This Introduction Sucks - Book Proposal - Day 2

Second day of hell - working on the Thin Places book proposal.  I nearly finished the Introduction.  I worked several hours and only managed to plunk out a 500 words and the work out how the book will be framed  - the contents and chapters.  My efforts are below. 


Introduction


“Within us and around us there is an invisible world;
this is where each of us comes from…
It envelopes our every movement.
 It is the region out of which we emerged
and the state we destined for,
yet we never see it.”
-John O’Donohue

There is something mystical about Ireland.  Everyone knows this.  An invisible charm haunts that tiny spec in the north Atlantic and draws over six million visitors to her shores each year.  The landscape with its mountains, rocky fields, misty hills and ruined castles and abbeys draw the visitor inside its ancient story.  There is a magic.  A sense of another world. 
The ancient people of Ireland and Western Europe believed that there were special places in the landscape where the veil between the physical world and the eternal world was thin.  They called these sites, thin places, and they believed there was a special power or energy about them.  They settled near them, conducted sacred rituals around them, and buried their loved ones in these thin places.  Remnants of their markings exist today, making it easy to visit some of these sites and feel as they did – taking in the earth energy, feeling close to the unseen world the eternal world, which will claim all of us someday. 

This is a time of spiritual awakening, when there is a great focus on mind, body and spirit.  Humans worldwide are seeking inner peace, and a sense of spiritual power.  Thin places are the wells where we can extract some of that power and closeness to the great spirit, creator most of us call God. 

Thin Places; Irish Gateways to the Otherworld is a spiritual travel memoir about such places in Ireland, with insights on how the reader can capture a bit of the spiritual energy in mystical places such as the thirty-seven thin places cited in the book.  There will be seven chapters, an introductory chapter introducing the concept of thin places, followed by a chapter on each of Ireland’s five provinces, Ulster, Leinster, Connaght, Muenster and Meath.  Each province chapter will include entries on five to eight thin places in that particular province. The seventh and final chapter will feature suggestions on how to get the most out of a thin places experience, including journaling practices, photography hints, sensing earth energies, and exercises for awaking spiritual sensitivities.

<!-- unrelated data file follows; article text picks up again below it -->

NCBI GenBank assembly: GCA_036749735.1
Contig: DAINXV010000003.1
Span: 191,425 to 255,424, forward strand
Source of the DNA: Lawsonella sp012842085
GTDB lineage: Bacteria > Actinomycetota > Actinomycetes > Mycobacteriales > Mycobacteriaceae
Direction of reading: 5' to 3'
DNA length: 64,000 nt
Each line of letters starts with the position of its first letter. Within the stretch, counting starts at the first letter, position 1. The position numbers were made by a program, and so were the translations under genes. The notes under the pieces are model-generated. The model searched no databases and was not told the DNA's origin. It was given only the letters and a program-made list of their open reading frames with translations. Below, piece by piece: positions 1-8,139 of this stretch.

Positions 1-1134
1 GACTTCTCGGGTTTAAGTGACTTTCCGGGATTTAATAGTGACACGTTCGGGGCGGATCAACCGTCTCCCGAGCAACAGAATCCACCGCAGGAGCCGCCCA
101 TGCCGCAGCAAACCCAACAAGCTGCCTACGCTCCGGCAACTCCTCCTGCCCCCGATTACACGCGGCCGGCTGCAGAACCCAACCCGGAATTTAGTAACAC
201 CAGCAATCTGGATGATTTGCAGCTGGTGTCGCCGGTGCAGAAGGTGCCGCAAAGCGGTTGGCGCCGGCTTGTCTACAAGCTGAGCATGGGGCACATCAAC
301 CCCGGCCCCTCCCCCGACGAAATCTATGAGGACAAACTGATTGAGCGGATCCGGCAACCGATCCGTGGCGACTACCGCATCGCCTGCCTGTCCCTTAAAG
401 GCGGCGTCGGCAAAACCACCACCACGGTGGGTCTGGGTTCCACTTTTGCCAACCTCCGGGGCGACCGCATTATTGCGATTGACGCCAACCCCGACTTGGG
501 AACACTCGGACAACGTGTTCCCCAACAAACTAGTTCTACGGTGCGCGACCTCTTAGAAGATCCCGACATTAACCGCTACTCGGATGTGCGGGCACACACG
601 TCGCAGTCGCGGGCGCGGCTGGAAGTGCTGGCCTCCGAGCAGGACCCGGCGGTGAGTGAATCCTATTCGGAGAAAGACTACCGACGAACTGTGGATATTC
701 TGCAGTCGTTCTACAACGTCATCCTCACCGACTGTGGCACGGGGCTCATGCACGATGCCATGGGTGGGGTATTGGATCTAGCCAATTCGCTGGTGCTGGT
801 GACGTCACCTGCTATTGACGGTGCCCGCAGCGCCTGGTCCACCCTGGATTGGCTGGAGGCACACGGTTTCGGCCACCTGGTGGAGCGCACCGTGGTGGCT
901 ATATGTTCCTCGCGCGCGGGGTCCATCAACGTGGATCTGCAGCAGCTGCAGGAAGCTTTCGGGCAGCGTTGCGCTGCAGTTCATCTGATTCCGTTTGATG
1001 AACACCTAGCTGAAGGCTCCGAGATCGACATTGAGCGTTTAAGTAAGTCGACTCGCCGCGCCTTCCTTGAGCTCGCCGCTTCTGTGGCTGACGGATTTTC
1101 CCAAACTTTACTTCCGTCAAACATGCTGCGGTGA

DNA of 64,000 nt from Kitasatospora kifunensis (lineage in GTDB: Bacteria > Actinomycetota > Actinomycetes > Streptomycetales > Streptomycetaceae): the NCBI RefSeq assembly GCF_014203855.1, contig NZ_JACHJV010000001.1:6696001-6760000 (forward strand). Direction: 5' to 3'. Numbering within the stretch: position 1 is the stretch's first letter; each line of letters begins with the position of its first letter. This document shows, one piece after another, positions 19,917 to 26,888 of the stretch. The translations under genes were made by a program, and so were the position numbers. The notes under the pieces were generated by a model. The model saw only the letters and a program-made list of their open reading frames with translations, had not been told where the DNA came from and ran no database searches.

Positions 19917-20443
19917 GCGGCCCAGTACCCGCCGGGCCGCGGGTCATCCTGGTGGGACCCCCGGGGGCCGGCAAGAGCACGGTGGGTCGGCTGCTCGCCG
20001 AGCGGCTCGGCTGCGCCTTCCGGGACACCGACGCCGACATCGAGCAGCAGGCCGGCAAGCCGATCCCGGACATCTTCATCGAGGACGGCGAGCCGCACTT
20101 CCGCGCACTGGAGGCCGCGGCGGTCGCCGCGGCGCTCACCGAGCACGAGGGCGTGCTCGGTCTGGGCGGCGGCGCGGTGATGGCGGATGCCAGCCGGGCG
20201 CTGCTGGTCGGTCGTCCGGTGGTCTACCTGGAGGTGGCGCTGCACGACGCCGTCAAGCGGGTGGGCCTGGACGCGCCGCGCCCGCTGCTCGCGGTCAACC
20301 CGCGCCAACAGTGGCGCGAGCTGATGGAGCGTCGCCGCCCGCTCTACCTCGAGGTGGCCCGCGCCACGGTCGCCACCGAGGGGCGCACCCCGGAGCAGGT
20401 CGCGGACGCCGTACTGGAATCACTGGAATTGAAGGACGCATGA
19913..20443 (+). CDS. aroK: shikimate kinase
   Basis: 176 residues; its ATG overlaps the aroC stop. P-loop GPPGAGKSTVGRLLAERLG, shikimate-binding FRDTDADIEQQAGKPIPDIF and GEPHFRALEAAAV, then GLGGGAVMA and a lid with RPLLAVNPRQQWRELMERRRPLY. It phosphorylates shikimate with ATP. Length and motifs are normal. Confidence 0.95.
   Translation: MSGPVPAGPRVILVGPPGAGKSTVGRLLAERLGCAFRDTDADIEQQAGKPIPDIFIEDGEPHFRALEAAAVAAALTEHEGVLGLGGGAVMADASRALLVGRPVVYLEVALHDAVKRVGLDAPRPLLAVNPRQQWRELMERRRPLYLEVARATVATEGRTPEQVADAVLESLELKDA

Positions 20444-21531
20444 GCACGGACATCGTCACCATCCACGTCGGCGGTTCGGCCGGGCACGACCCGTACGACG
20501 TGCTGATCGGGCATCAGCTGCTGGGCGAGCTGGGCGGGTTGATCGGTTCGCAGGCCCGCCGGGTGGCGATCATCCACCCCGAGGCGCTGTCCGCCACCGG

Though the book will include some of the well-known mystical sites in Ireland such as the Rock of Cashel, the passage tombs in the Boyne Valley, it will also include lesser known, yet particularly powerful sites such as Caldragh Cemetery in County Fermanagh, and Glen Columbkille in County Donegal, the Well of the Wethers in County Kerry, and Athassel Priory in County Tipperary.   The entry on each site will tell about the history of the site, why people believe it is a thin place, and my personal experience in traveling to that site.   

The book will also include thirty-nine images, one on each of the thirty-seven sites, a map of Ireland marking the sites, and a cover photo.  

Thin Places are ports in the storm of life, where the pilgrims can move closer to the God they seek,  where one leaves that which is familiar and journeys into the Divine Presence.  They are stopping places where men and women are given pause to wonder about what lies beyond the mundane rituals, the grief, trials and boredom of our day-to-day life.  They probe to the core of the human heart and open the pathway that leads to satisfying the familiar hungers and yearnings common to all people on earth, the hunger to be connected, to be a part of something greater, to be loved, to find peace. ~ Walking Through Thin Places, by Mindie Burgoyne

This introduction was difficult.  I kept editing and changing and rearranging.  I still hate it. But I figure once the whole proposal is done, this introduction will look nothing like it looks now.  I'll kill most of it in the final edit.

So after being disgusted by today's progress, I joined my husband for a dinner at the Circle Inn in Crisfield.  We dined on rock fish, crabcakes, corn pudding and peas & dumpling.  Dinner convesation focused mostly on the attributes of chowder, or as he says, "chow-dah."  Then we came home and instead of returning to the woeful task, I am going to watch the British sitcoms on PBS.


related posts:
10 Days of Hell - I Will Finish Thin Places Book Proposal  (Day 1)


*